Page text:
Introduces the practice and application of advanced nursing skills, health assessment, and communication techniques studied in NRSG 3323. Offers students an opportunity to develop and master advanced assessment and intervention skills by supervised practice and demonstration. Participation in simulated patient care experiences is designed to enable the student to engage in clinical reasoning based on patient interaction and assessment that leads to the identification of appropriate nursing interventions.

NRSG 3400. Nursing and the Promotion of Mental Health. 3 Hours.

Focuses on primary, secondary, and tertiary prevention as it relates to individuals with mental health issues. Incorporates principles of communication, with particular focus on individuals with altered patterns of communication. Helps students provide nursing care to individuals, families, and groups with a variety of mental health and mental illness-related issues. Provides students information about the spectrum of mental illnesses and about factors that predispose people to developing mental health problems. Critical thinking skills are employed to explore the legal and ethical issues of providing nursing care for mentally ill persons. Use of psychotropic drugs is integrated throughout the course as it applies to specific psychiatric illnesses. In patient and community settings are utilized as learning arenas to assist students to meet the course objectives.

NRSG 3401. Clinical for NRSG 3400. 2 Hours.

Focuses on applying the theories, principles, and concepts learned in NRSG 3400 in providing psychiatric mental health (PMH) nursing care.

NRSG 3420. Nursing Care of Adults 2. 4 Hours.

Focuses on the care of adults and their families experiencing complex physiological insults across the lifespan. Builds on the conceptual foundation established in NRSG 3320. Offers students an opportunity to improve their organizational skills through the expanding complexity of patient acuity levels and workloads in an advanced health care setting. Emphasis is on complex decision and critical thinking through collaboration and the use of evidence-based practices in high acuity and critical care settings. Seeks to help the student to conceptualize care of the ill patient from admission to discharge and beyond, as a means of holistic practice that demonstrates knowledge of prevention, promotion, maintenance, and restoration of the clients with complex health problems.

NRSG 3421. Clinical for NRSG 3420. 2 Hours.

Focuses on applying the theories, principles, and concepts covered in NRSG 3420 in providing nursing care to adults in increasingly complex situations. Builds upon clinical skills established in NRSG 3321.

NRSG 3990. Elective. 1-4 Hours.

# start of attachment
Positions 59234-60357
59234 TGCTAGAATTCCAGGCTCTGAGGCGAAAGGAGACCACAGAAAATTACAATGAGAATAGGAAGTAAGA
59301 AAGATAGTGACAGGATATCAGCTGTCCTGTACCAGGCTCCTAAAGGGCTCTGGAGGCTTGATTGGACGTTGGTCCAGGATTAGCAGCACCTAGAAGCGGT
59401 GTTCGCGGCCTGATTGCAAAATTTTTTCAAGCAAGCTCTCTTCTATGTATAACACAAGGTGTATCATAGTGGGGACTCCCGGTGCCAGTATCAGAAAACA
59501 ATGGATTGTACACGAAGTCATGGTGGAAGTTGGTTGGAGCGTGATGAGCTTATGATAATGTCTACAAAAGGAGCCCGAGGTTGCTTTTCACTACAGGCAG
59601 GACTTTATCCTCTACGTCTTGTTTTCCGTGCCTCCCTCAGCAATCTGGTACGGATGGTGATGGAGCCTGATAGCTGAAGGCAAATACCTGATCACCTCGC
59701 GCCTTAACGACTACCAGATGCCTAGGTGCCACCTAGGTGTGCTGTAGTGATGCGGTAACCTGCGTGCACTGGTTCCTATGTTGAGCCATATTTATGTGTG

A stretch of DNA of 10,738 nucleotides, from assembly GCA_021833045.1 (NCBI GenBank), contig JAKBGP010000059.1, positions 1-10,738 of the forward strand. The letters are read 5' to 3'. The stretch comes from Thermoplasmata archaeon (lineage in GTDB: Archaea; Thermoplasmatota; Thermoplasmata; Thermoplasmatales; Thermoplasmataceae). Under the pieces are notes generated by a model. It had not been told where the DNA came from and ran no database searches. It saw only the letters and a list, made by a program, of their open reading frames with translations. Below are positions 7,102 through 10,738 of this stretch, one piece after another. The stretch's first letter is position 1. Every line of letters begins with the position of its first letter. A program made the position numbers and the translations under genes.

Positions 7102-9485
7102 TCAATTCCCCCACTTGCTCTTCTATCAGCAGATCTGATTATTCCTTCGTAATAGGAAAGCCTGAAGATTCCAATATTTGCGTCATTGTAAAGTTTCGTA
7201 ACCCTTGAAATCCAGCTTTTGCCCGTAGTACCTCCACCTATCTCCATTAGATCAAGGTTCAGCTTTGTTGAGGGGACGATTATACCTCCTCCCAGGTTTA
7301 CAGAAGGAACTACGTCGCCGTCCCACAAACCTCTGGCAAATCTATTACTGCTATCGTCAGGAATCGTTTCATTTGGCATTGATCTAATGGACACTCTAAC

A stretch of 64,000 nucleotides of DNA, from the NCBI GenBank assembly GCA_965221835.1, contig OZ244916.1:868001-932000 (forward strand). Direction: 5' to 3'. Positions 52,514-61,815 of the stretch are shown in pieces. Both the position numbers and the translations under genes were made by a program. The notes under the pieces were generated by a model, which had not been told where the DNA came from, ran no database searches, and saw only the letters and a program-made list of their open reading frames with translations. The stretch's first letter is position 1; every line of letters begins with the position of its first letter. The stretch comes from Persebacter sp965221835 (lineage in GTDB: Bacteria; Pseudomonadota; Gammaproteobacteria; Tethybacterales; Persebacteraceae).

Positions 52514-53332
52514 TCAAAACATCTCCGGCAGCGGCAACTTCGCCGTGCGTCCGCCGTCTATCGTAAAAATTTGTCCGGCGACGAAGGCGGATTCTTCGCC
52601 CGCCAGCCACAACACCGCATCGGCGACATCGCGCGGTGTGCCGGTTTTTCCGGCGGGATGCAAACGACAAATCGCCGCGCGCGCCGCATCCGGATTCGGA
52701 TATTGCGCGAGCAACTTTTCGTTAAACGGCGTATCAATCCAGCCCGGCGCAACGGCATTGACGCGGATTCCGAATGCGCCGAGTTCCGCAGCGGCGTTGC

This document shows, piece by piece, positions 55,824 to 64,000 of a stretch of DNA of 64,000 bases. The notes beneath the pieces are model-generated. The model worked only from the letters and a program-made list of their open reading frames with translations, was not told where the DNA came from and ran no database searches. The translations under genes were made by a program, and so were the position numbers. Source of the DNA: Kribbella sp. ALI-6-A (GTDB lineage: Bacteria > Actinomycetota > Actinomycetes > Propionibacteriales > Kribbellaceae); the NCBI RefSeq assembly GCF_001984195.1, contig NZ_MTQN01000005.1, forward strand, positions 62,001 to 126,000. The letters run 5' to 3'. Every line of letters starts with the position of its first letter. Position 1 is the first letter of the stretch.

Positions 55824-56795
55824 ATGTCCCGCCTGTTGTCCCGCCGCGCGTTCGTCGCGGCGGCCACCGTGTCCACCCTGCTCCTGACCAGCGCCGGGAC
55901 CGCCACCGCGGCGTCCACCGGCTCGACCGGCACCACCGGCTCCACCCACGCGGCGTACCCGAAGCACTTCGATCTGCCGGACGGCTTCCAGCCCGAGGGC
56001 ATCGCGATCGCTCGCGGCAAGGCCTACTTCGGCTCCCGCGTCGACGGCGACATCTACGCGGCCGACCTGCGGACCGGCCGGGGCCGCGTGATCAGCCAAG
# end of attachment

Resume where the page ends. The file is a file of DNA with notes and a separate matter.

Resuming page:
Offers elective credit for courses taken at other academic institutions. May be repeated without limit.

NRSG 4502. Nursing Care of the Child. 4 Hours.

Builds on developmental and family theory. Focuses on the principles of nursing care of children experiencing acute and/or complex, chronic health problems and their families. The complex health issues are analyzed within the context of the individual, family, and community. Offers students an opportunity to explore evidenced-based practices within the framework of the nursing process. The therapeutic role is addressed in partnership with the family and resources available within a collaborative and interdisciplinary environment.

NRSG 4503. Clinical for NRSG 4502. 2 Hours.

Focuses on applying the theories, principles, and concepts learned in NRSG 4502 in providing nursing care for acutely and/or chronically ill children and their families in a pediatric clinical setting.

NRSG 4604. Public Health Community Nursing. 3 Hours.

Introduces population-focused nursing and applies the nursing process to the community as client. Examines evidence-based health-promotion strategies in a variety of community settings. Addresses core functions and essential services of public health, and introduces epidemiological and economic concepts and models. Emphasizes the involvement of the community/public health nurse in ethical issues and health policy, focusing on vulnerable populations in giving cultural and linguistic-competent care. Examines community-based strategies and interprofessional collaboration to care for underserved populations in both urban and suburban communities. Emphasizes the community/public health nurse as a population-focused care provider, case manager, deliverer of quality nursing care, care coordinator, critical thinker, liaison between agencies, and nursing researcher.

NRSG 4605. Clinical for NRSG 4604. 2 Hours.

Seeks to facilitate the student’s socialization to population-focused nursing and to plan care for the community as client. Emphasizes the application of knowledge when addressing core functions and essential services of public health, epidemiology, and economic concepts and models. Students engage in cultural and linguistic-appropriate health assessment, health promotion, and illness-prevention strategies in a variety of community settings. This may include acting as a community/public health nurse for ethical issues, health policy, coordination of care, interprofessional collaboration, liaison between agencies, and facilitation of healthcare research. Examines and evaluates types of community-based strategies used to serve underserved and vulnerable populations to ensure quality care for those living in both urban and suburban communities.

NRSG 4610. Managing and Leading in Healthcare. 4 Hours.